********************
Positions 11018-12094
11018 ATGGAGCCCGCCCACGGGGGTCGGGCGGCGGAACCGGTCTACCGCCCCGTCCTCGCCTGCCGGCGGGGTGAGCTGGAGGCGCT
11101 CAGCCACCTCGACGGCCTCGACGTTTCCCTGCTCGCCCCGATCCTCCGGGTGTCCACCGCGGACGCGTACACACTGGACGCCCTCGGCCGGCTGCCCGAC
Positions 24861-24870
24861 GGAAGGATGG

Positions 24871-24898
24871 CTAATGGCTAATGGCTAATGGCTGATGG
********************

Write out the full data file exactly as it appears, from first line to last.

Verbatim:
Positions 11018-12094
11018 ATGGAGCCCGCCCACGGGGGTCGGGCGGCGGAACCGGTCTACCGCCCCGTCCTCGCCTGCCGGCGGGGTGAGCTGGAGGCGCT
11101 CAGCCACCTCGACGGCCTCGACGTTTCCCTGCTCGCCCCGATCCTCCGGGTGTCCACCGCGGACGCGTACACACTGGACGCCCTCGGCCGGCTGCCCGAC
Positions 24861-24870
24861 GGAAGGATGG

Positions 24871-24898
24871 CTAATGGCTAATGGCTAATGGCTGATGG